Saturday, July 16, 2005

Two More Cents on Harry Potter

Thomas of Catholicae Testudines gives his thoughts on the HP "controversy" here. I would respond in his combox, but since I have my own blog and the comment would be pretty long, I just decided to post here.

1) I think parents must decide for themselves and their children if HP is appropriate for them and I would never presume to tell a parent they were wrong for forbidding their children to read the books. As I said before, I don't think they're appropriate for kids under 11 or 12. The problem I have is with parents who refuse to let ther kids read the books even though they've not actually read the books themselves and are basing their beliefs on second or third hand knowledge. Seriously, is that what you want to teach your kids? When confronted with something that might be a challenge to your faith, to let other people do the heavy work and not investigate it yourself? And most of the sources parents who haven't-read-but-don't-like-the-books are using are really off-the-wall anyway (that the books are sexualized, blur distinctions between good and evil, etc.)

2) That said, I think the only thing that presents a possible problem for kids over 11 or 12 is the magic itself. But just a few observations: I attended an HP release party last night at which about 600 people were present, about half of them children. I'd say about 1/3 of the attendees were in costume, most of whom were children. And I saw only 2 people actually dressed as a witch or wizard. One was an older lady who worked at the store who looked like she was going for the Professor Trelawny look. The other was a 17 or 18 year old girl who wore a black witch's cap and a pink feather boa, which seemed to be an indication that she was there more for The Experience than actually anticipating the book. All of the other kids (with the exception of one girl who dressed up brilliantly as the Fat Lady, the portrait that guards Gryffindor Tower) were wearing Hogwarts robes - and there's nothing distinctly magical about them. Additionally, I saw no one with any wands or attempting to say any spells. The only magical accessory I saw was one girl with a broomstick that looked a lot like Harry's Firebolt. And if you've read the books, you know that the broomsticks are used mainly for playing Quidditch (a combination of soccer and rugby played in the air) and that the broomsticks are mechanical like cars in that someone needs to steer them, but it is not the witch or wizard's power that makes them fly or gets them to fly faster or slower (you can buy a fast broomstick like a Firebolt, a pretty good one like a Nimbus or a cheaper, slower one like the Cleansweep). Finally, I visited the "Christianity" section of the store to see if they had In the Beginning in (for our August book club) and the Christianity section is next to the New Age/occult stuff. There was no one - not one person out of the 600 who were there - who visited that section in the 30 minutes I looked at the Christianity stuff.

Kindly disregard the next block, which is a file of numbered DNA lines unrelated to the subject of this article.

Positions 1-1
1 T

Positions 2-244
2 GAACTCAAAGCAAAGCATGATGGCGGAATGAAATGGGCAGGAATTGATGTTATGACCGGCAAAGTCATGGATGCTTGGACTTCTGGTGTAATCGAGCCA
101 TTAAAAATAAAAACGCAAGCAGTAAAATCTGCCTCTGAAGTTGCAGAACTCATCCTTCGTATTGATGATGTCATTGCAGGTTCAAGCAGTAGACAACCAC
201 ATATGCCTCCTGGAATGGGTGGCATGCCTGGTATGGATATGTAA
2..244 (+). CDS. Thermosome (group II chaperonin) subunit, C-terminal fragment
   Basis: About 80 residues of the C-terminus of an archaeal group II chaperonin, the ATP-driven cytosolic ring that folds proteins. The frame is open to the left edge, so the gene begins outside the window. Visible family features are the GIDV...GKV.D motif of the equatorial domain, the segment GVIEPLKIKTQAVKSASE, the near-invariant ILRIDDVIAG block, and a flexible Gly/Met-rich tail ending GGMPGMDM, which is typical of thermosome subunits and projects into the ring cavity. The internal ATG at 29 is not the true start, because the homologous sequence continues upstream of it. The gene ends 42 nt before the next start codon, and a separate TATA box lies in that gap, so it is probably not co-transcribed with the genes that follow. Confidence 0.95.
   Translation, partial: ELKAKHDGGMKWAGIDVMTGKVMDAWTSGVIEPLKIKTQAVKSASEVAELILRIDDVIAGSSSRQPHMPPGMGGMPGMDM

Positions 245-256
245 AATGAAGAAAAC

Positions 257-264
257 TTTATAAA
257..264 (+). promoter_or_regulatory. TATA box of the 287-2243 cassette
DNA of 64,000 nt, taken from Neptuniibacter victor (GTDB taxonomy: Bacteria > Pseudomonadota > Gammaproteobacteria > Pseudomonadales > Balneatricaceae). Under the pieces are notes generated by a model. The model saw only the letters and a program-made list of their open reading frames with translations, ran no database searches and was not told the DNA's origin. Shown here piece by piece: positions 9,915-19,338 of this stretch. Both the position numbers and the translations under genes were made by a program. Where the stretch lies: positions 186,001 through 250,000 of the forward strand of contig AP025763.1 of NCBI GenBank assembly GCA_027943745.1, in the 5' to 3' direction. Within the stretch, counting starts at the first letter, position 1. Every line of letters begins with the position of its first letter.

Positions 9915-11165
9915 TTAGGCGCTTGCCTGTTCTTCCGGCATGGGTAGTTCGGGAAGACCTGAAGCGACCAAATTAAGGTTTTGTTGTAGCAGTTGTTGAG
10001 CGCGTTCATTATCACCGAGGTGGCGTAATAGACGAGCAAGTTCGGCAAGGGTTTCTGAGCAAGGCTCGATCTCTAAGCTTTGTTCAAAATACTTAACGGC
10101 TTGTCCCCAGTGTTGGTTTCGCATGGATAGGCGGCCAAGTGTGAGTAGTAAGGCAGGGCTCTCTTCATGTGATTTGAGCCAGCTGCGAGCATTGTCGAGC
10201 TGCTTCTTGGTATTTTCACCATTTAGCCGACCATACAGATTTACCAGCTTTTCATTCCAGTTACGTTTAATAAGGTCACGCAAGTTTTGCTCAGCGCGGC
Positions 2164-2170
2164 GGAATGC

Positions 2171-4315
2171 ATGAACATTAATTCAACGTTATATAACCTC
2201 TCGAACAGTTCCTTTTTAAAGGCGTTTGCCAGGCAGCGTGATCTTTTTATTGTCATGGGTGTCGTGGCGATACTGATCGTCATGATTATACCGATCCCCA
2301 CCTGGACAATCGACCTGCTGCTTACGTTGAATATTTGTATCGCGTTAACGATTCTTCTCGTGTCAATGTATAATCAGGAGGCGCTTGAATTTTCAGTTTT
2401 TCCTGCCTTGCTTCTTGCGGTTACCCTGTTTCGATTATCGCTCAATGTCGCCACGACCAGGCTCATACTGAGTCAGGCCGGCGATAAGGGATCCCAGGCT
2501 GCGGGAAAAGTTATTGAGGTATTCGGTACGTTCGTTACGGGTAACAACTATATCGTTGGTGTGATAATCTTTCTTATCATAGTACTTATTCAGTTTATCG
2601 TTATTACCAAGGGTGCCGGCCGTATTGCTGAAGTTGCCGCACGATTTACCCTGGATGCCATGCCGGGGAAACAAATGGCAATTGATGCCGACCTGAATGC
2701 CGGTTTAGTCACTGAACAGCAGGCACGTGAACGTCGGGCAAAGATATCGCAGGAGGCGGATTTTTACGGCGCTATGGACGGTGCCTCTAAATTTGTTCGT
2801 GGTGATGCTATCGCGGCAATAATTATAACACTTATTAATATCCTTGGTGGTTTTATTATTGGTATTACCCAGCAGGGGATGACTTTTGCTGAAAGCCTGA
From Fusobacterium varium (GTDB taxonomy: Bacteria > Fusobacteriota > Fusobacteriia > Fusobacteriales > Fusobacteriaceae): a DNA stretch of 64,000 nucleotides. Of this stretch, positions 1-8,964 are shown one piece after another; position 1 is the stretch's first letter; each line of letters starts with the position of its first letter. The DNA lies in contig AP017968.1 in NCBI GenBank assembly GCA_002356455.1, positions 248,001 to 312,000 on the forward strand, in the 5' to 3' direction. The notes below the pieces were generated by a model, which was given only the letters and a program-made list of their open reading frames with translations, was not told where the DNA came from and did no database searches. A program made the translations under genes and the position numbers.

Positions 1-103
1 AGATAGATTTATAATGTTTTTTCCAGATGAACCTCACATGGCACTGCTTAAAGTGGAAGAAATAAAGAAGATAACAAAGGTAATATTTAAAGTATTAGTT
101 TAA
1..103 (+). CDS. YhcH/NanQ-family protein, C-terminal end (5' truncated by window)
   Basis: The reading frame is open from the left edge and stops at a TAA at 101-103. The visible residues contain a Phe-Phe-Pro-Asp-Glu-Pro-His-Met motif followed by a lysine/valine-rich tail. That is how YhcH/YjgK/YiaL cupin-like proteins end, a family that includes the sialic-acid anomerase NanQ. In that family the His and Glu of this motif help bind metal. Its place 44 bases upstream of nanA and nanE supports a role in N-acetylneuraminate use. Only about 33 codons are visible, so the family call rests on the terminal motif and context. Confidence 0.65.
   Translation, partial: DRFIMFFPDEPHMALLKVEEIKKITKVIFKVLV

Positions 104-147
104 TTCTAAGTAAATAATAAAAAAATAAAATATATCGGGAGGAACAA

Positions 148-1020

3) While it is true that Harry, Ron, Hermione, et al are regular humans, the world Rowling created is not as average as non-readers think. In addition to humans with magical powers (witches and wizards), there are centaurs, dragons, giants and goblins. Finally, the only two books Rowling has published aside from the yearly HP books are two short works that are supposed to be some of Harry's textbooks. And neither of them concerns itself with charms, potions, divination, transfiguration, spells, etc. The first is Fantastic Beasts and Where to Find Them, which, if anything, expands upon the fact that Rowling's Britain is not so average as one might think. The second, Quidditch Through The Ages, is about, well, the history of quidditch. And again, the broomsticks are more mechanical than magical and though the balls in quidditch fly, none of the players uses magic to actually play the game (i.e. you can't use spells against someone in the course of the match, it's all pure athletic ability and luck).